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The small but increasingly popular piece of equipment at FarmFest

Eric Barker, 07/06/2023

Security cameras were a popular item among the vendors at this year’s FarmFest.

ELDERS’ FarmFest is known for one of the biggest shows of big equipment in the country, but a smaller contraption is becoming increasingly popular in the field of vendors – security cameras.

Queensland’s largest agricultural field day kicked off at Kingsthorpe, near Toowomba, this week with about 2000 exhibitors spread across the paddock. While all the usual machinery dealers and service providers were at the event, there was a noticeable presence of security cameras in the field.

Concerns about stock and equipment theft seemed to be the main reason for enquiry, with reducing workload and monitoring operations also a popular use.

Toowoomba Rural and Stock Crime Squad Detective Sergeant Glenn Evans said using security cameras on rural properties were a major help for Police.

Detective Sergeant Glenn Evans

“Unfortunately, Police don’t have the resources to run around being security guards on rural properties, so people need to take some responsibility for keeping their own equipment secure,” Mr Evans said.

“Anything they can do to identify an offender is a big help to Police and security cameras are a useful tool for that.”

Rural properties popular for thieves

While Mr Evans’ team predominantly focused on livestock-related offences, he said general equipment was popular for thieves.

“Anything that is moveable is being stolen like diesel, motorbikes, quad bikes, panels and copper wire is just everywhere at the moment,” he said.

“Firearms are also a big one at the moment, all these other things are missed but firearms are dangerous and sometimes being left unsecured in sheds.”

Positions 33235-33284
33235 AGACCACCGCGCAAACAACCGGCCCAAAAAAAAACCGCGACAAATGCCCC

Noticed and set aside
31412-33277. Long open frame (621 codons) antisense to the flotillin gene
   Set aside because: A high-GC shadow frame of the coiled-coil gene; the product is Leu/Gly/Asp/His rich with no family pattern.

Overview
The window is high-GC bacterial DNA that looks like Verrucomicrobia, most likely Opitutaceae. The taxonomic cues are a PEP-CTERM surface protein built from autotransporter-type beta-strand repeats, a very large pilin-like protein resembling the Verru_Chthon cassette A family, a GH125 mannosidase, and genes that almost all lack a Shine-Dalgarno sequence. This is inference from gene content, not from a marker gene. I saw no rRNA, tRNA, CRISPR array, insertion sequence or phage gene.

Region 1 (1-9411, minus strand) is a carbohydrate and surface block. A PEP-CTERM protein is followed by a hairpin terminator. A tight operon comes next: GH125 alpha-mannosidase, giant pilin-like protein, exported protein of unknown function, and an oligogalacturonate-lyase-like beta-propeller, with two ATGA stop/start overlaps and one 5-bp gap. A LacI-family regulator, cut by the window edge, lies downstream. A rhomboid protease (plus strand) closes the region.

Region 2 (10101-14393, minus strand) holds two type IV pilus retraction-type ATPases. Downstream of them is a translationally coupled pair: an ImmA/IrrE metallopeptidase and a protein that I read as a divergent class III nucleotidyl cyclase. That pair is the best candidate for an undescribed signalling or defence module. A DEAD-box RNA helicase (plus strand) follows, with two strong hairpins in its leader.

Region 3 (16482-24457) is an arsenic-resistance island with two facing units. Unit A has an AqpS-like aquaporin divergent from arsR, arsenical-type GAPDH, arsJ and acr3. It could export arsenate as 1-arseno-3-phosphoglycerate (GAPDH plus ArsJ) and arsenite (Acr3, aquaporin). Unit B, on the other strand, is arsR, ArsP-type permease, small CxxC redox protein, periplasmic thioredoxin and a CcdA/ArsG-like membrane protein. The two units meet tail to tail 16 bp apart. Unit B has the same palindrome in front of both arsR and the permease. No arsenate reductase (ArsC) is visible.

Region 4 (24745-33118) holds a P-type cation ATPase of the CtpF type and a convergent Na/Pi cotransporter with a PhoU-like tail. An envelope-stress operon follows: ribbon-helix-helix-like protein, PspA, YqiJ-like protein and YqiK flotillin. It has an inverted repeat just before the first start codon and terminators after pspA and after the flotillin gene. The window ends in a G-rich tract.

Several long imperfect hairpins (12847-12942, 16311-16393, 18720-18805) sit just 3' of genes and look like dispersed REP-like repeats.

Mr Evans said he encouraged landholders to back up the work of putting in security cameras by engaging with neighbours and Police.

“We are seeing a lot of people who work in rural areas committing these offences, these are people who know the area well and know what they are doing,” he said.

Rowyn Hellyar

“I would encourage landholders to communicate with their neighbours and tell Police when something has happened – Police don’t have the resources to monitor social media and rely the public engaging with us.”

Many uses for security cameras

Rowyn Hellyar from RDH Integration sells and sets up surveillance cameras, specialising in agricultural. He said most of the enquiry he receives is about crime prevention.

“The first question people ask off the bat is about knowing when people are trespassing on their property,” Mr Hellyar said.

“Biosecurity is always a bit of an issue with that as well, because unauthorised people coming onto properties can provide that risk.”

Mr Hellyar contracts some large cattle companies and feedlots giving them connectivity to phone and internet services which tie into the security cameras. He said they have become a major part of operations for clients beyond security.

“We have been trying to educate people about the cameras and showing them how they can be a great way to save time,” he said.

“Some of our customers are using a 360-degree camera to keep an eye on things like irrigators, feedlot sick pens or just to get knowledge of what is going on in day-to-day operations.

“My best advice about cameras is to think about proactive ways of using them and how they can save time.”

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Comments

  1. Andrew Gray, 07/06/2023

    Well done Rowyn. See you tomorrow.

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